Doug Cohen: Hopes for the next law school dean

Frederick M. Lawrence, the dean of the law school, has left to become President of Brandeis University. This is a great loss for our University, as Lawrence’s tenure firmly established GW’s Law School as one of the top programs in the country.

Over the last five years, GW Law School has had some of the strongest fundraising efforts in its history, despite the turbulent economy. The school also saw its five strongest recruitment classes, with the 2010-2011 class having the highest mean GPA of any class so far. Lawrence also helped solidify the program’s position in the top 20 national law schools. It is also ranked second in the country for its part-time program, third in intellectual property law and sixth in international law.

While the search for a new dean may seem unimportant to many undergraduate students, the process has implications for everyone at the University. A strong law school, along with other graduate programs, can significantly enhance the academic experience of all students on campus. The importance of this new search is twofold: First, this transition can be a period in which the University makes the law school’s facilities more open to the entire University. Second, finding a dean who is as strong as Lawrence is critical to maintaining and growing a highly academic and intellectual atmosphere on campus.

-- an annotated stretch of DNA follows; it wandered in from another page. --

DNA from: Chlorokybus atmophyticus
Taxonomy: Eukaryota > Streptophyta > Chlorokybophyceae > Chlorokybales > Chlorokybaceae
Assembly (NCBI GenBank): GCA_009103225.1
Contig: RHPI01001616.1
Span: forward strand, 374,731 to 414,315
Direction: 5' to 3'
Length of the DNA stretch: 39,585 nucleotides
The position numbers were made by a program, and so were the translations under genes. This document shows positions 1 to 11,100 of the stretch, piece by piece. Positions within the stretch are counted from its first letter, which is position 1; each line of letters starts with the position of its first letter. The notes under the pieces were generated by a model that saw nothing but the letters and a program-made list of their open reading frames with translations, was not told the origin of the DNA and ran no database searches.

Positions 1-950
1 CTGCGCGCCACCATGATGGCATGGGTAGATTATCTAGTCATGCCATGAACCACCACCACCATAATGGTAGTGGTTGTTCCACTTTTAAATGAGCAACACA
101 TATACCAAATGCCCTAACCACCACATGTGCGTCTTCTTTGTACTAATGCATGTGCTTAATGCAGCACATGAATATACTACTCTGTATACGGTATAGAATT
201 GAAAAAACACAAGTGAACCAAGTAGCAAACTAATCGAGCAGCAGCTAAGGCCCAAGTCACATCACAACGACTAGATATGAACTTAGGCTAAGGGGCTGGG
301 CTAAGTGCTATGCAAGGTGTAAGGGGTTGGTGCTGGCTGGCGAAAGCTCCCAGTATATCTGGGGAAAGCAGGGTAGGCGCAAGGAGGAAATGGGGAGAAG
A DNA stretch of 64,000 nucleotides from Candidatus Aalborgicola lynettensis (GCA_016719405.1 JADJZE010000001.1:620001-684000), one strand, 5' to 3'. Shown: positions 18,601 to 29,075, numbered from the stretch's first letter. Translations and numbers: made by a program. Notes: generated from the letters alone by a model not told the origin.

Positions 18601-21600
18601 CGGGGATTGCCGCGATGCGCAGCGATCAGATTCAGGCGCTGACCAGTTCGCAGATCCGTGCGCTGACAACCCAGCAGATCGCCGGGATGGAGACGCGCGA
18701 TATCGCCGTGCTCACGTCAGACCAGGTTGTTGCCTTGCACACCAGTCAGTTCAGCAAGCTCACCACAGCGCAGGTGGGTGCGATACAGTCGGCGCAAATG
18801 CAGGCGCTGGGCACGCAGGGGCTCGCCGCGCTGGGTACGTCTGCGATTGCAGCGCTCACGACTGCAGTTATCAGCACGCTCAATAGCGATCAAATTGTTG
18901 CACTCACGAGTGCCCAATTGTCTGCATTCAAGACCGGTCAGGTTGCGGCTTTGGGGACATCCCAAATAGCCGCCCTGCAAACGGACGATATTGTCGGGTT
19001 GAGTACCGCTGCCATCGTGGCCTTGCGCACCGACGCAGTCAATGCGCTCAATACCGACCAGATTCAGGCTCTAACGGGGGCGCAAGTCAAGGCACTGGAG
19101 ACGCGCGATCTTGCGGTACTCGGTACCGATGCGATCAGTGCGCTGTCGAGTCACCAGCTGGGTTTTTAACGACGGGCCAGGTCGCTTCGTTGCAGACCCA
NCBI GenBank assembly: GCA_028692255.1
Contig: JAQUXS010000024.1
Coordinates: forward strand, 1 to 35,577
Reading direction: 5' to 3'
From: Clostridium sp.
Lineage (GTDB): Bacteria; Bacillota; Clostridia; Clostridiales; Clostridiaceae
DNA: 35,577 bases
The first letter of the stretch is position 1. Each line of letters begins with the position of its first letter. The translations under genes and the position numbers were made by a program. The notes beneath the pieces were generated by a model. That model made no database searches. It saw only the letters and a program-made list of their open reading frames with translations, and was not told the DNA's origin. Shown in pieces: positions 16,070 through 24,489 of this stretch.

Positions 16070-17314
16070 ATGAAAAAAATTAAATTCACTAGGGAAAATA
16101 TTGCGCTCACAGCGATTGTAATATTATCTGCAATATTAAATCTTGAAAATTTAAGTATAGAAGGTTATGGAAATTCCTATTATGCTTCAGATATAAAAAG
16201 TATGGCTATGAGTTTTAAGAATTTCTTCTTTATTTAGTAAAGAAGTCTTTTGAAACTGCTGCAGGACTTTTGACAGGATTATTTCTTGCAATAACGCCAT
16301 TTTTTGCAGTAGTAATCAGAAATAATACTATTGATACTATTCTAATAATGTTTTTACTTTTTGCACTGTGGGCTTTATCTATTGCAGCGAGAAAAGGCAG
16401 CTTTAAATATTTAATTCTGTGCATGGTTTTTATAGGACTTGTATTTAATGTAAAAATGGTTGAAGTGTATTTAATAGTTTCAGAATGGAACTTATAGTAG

Bearing in mind that the law school has influence over undergraduate success, a criterion for the next law school dean should be an ability to engage the entire GW community. For example, the Burns Law Library has over 600,000 volumes, 20,000 rare books, numerous special collections and technology for research, all of which can greatly benefit the entire GW community. Undergraduates are not allowed to study in the law library, as it is reserved for only those in the law school. While this may have been justified in the past because the old building clearly did not even adequately serve the law program, the construction of the new law school building along G Street will dramatically improve the University’s resources. Obviously the primary purpose of the library is to serve law students, but just because someone is not a law student does not mean he or she should be deprived of using the new, state-of-the-art, 20,000 square-foot facility. Students studying national or international law or legal history should have access to the resources the law school possesses. Opening up the law school will clearly be valuable to all of campus, as students will benefit from a new wealth of information.

A renowned law program attracts world-class faculty, which can benefit the undergraduate population. Many graduate professors also work with students in undergraduate programs, allowing the entire University to gain from their specialized expertise. Esteemed professors bring more visibility and attention to GW, which in turn attracts even more students and faculty.

While it will surely be difficult to find a dean that will be able to replicate the success that Lawrence had throughout his time at GW, the new search provides an excellent opportunity for the University to continue on a path of raising academic excellence and promoting intellectual growth. The choice of a new dean is not a minor decision that will only affect those in the law school; rather, it is a decision that has implications for every student on campus.

Dough Cohen is a sophomore majoring in political science, is a Hatchet columnist.

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